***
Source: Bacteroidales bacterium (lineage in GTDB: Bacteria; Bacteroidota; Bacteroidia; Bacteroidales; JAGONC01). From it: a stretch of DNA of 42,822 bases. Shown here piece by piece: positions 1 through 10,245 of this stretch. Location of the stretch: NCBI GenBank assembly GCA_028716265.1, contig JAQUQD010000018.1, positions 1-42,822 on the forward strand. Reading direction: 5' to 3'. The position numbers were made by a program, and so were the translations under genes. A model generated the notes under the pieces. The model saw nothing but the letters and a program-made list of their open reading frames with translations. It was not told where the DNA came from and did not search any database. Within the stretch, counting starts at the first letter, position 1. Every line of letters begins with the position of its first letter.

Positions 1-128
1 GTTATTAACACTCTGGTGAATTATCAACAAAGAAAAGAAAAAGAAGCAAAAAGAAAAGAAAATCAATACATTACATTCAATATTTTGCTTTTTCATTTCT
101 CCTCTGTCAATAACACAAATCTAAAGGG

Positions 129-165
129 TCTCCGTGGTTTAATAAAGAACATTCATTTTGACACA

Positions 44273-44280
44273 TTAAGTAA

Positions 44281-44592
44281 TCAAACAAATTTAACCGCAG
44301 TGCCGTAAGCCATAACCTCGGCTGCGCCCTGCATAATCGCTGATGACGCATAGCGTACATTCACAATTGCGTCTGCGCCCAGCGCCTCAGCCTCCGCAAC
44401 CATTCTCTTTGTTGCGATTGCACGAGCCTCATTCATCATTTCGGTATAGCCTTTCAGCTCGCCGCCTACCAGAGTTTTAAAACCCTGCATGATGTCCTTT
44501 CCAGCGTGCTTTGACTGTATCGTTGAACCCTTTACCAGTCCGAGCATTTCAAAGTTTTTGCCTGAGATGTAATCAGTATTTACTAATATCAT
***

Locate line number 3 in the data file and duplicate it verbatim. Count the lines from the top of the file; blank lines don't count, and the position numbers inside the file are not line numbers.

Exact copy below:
1 GTTATTAACACTCTGGTGAATTATCAACAAAGAAAAGAAAAAGAAGCAAAAAGAAAAGAAAATCAATACATTACATTCAATATTTTGCTTTTTCATTTCT